premieres from 07 to 18/11/23 at the Rideau (Brussels) and from 05 to 09/12/23 at the Jean Vilar (Louvain-la-Neuve)

“It’s not us who age, it’s time that ages. It ages even faster than we do. Does it know it? but it seems to be in a hurry to come to an end. We’ll die infinitely young anyway. – Jean Baudrillard

Plunging into the flesh of a 74-year-old woman like entering a forest. Wandering through her physical sensations, her bodily memories, the twists and turns of her memory. To feel the richness and complexity of her existence. To meet Annette.

Some encounters leave a lasting impression. Five years ago, Clémentine met Annette and her relationship with the world changed forever. Deeply human and sensitive, Annette makes the people around her blossom. Indomitable, filled with an insatiable desire to be somewhere else, she always ended up abandoning the roles she was caught up in (mother, wife, woman), not because of any militant or political choice, but because it was impossible for her to do otherwise. Intimately, she just couldn’t do it.

Over the course of many interviews, Annette gives Clémentine more than 70 years of intimate experiences and feelings. How can the gift of this memory be shared in return? By summoning Annette to the stage and weaving her memories into fantasized worlds, this landscape portrait offers a new way of looking at old age, as a new youth and a liberation.

Partly a philosophical exploration, partly a carnival party, partly an intimate account, partly a testament, partly a collective dance, Annette is not so much a biographical account as a tribute to the multitudes that we are, to our metamorphoses and rebirths.

But Annette’s story is not always gentle, defensible or easy to hear. Annette is a woman who has deserted her place as a woman. Who systematically disappointed the expectations that rested on her shoulders as a daughter, companion, mother, lover and old woman. Who one day no longer answered the call. Who repeatedly left. Who left behind her young children, her home, her couples. Who, in the end, in Monique Wittig’s sense, is not “a woman”.

This inability to fit in despite numerous attempts, this ability to gradually detach herself from what is usually accepted by default, and this at a time when alternative narratives are still not widely circulated, give us a vision of a powerful and fascinating woman on an irreducible quest for emancipation. An uncompromising woman who accepts displeasure in order to listen to herself.

This intimacy, eminently political even if she doesn’t name it, is at the heart of this project, which is the story not of Annette but of her body. Of her embodied experience of the world: of her breath, her organs and tissues, her scars, her legs, her nails, her heartbeat. With Annette, I had access to what it was like to feel like a woman, between 1950 and the present day; when, at Catholic boarding school, she had to wash fully clothed so as not to touch her skin; when she saw herself, in front of the model Françoise Hardy, as “a pudding, a tuna, an ugly thing, a pair of big tits”; when, on moving into a flat on the 3rd floor, the arrival of a washing machine “much heavier than a wedding ring : three men to carry it” made her cry for a week; when she had an abortion or suffered repeated miscarriages; when her newborn baby was placed on her stomach and she felt “nothing”; when she became pregnant even though her tubes had just been tied; when she cuddled her son, already a little boy, for the first time; when her new partner gives her “feminine” underwear and the feel of the silk on her body makes her move differently in the street; when, on purpose, she makes love to another woman at the age of 45; when, at the age of 50, she decides to offer herself “time”, a total availability of the present; when the menopause arrives and she fights in the underground; or when her life as a single woman for years no longer allows her access to “tenderness”.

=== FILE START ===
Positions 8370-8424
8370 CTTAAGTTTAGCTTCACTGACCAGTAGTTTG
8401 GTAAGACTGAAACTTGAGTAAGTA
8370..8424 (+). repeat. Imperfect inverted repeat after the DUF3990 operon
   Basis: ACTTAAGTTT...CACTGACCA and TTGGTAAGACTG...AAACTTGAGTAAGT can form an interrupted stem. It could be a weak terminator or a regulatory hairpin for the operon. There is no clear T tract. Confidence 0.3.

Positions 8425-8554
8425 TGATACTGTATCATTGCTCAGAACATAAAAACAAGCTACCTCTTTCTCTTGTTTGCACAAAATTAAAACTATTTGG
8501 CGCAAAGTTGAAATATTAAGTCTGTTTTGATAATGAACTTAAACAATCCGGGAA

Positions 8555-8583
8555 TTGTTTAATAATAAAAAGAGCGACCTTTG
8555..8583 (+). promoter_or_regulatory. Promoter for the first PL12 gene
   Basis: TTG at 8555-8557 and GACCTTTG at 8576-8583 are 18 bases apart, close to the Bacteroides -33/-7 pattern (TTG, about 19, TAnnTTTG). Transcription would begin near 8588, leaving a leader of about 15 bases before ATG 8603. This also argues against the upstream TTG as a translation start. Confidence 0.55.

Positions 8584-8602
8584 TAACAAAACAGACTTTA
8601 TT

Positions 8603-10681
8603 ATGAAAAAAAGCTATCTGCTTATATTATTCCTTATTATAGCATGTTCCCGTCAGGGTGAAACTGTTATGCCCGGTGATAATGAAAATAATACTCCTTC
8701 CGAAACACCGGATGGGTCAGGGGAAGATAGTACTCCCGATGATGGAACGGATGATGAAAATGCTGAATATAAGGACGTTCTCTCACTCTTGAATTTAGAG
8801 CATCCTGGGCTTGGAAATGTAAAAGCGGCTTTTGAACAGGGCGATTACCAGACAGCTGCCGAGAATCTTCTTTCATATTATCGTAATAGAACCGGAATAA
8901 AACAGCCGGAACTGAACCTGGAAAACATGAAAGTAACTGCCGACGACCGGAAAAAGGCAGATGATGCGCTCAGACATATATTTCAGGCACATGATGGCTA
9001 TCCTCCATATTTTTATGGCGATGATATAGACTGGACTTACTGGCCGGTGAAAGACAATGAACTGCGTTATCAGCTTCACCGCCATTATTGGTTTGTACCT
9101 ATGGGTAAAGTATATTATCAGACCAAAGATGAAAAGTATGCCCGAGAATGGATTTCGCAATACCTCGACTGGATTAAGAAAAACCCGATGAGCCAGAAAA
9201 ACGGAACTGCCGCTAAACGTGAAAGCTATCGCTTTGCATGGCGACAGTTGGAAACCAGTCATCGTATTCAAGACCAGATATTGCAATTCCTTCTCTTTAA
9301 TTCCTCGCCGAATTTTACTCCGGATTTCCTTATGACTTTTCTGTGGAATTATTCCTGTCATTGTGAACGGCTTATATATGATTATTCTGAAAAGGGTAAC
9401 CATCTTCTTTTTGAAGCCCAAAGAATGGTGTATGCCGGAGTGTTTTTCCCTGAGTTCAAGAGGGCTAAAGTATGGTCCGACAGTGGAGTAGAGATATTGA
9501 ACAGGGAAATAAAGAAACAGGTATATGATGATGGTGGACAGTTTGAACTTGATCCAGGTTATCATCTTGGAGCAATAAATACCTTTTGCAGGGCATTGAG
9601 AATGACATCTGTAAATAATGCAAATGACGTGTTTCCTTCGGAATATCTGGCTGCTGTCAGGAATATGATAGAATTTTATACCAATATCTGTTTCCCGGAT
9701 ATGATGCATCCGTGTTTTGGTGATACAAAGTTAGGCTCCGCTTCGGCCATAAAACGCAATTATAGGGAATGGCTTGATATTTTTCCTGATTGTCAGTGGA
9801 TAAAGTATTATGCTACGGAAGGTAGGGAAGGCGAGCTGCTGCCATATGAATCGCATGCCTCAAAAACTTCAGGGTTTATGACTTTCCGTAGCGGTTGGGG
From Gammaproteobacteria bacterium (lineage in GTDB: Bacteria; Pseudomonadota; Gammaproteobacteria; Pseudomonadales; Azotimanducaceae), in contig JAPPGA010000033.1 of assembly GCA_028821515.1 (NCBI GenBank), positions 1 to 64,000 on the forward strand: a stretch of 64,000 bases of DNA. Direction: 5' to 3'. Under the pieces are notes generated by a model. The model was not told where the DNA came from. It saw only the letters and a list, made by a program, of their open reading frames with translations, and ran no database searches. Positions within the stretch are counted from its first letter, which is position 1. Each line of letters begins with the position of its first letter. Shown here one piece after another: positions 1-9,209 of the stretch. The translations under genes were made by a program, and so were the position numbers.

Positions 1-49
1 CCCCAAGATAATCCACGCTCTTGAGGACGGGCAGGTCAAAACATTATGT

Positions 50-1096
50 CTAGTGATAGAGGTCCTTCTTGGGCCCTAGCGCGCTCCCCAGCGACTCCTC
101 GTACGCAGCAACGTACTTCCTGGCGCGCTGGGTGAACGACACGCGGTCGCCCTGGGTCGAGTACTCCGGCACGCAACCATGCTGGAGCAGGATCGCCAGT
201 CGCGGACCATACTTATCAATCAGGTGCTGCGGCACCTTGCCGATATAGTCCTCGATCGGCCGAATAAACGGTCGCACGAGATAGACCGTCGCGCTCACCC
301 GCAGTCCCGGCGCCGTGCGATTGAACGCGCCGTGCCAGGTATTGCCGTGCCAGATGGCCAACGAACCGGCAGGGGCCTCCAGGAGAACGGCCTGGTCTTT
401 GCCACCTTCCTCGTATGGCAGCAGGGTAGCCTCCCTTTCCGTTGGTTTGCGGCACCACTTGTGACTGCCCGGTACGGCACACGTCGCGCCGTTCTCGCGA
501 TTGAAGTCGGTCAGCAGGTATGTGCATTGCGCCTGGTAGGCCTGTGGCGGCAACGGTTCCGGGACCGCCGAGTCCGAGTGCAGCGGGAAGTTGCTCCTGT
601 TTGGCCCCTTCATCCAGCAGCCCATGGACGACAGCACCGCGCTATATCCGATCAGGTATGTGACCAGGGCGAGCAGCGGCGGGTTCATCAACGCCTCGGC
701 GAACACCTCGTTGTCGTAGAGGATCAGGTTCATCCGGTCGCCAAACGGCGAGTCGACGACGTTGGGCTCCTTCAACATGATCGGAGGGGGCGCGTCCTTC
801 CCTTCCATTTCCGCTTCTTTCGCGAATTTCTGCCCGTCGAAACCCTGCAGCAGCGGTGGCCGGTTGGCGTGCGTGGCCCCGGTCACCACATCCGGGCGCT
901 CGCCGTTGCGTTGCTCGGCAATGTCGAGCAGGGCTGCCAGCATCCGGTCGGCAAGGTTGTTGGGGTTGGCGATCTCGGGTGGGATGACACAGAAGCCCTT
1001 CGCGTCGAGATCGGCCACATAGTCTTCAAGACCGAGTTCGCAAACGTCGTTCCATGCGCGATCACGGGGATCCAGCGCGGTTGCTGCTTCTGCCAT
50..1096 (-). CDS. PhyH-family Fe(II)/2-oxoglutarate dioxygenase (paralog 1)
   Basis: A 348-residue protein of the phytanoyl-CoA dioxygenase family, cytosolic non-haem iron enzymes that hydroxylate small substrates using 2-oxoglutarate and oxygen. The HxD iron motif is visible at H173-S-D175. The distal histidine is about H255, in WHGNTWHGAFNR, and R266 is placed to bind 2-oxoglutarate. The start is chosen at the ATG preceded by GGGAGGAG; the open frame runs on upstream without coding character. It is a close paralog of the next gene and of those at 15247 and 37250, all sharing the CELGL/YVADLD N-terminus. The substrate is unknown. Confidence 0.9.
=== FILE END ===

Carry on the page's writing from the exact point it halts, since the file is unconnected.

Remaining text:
“Annette” is a story of memory, heritage and resistance. It is also a piece of history, the history of Belgium from the post-war period to the present day. Above all, it’s another body to listen to and meet, while the political as well as aesthetic need to work on scenic devices exposing realities other than the dominant one, and other complex singularities in order to inscribe their presence in the performance space, burns as much as the aesthetic need to work on scenic devices exposing realities other than the dominant one, and other complex singularities in order to inscribe their presence in the performance space.

With Annette Baussart, Clémentine Colpin, Pauline Desmarets, Ben Fury, Alex Landa Aguirreche and Olivia Smets
Team Camille Collin (set and costume design), Cinzia Derom (costume ), Sara Vanderieck (dramaturgy), Noé Voisard (sound design), Nora Boulanger Hirsch (lighting design), Anna Teresa Barboza (visuals)
Design and direction Clémentine Colpin
Assistant director Pauline Desmarets
Co-conception and artistic collaboration Olivia Smets
Diffusion Le Rideau

Coproduction Le Rideau, Compagnie Canicule, l’Atelier Théâtre Jean Vilar et La Coop ASBL

Support La Fédération Wallonie-Bruxelles- Direction du Théâtre, le Théâtre des Tanneurs, le Centre des Ecritures Dramatiques Wallonie-Bruxelles, la SACD, la Tour à plomb, le Centre Box120, Charleroi Danse / La Raffinerie, SEN – Studio Etangs Noirs, Shelterprod,, ING et le Tax Shelter du gouvernement fédéral belge.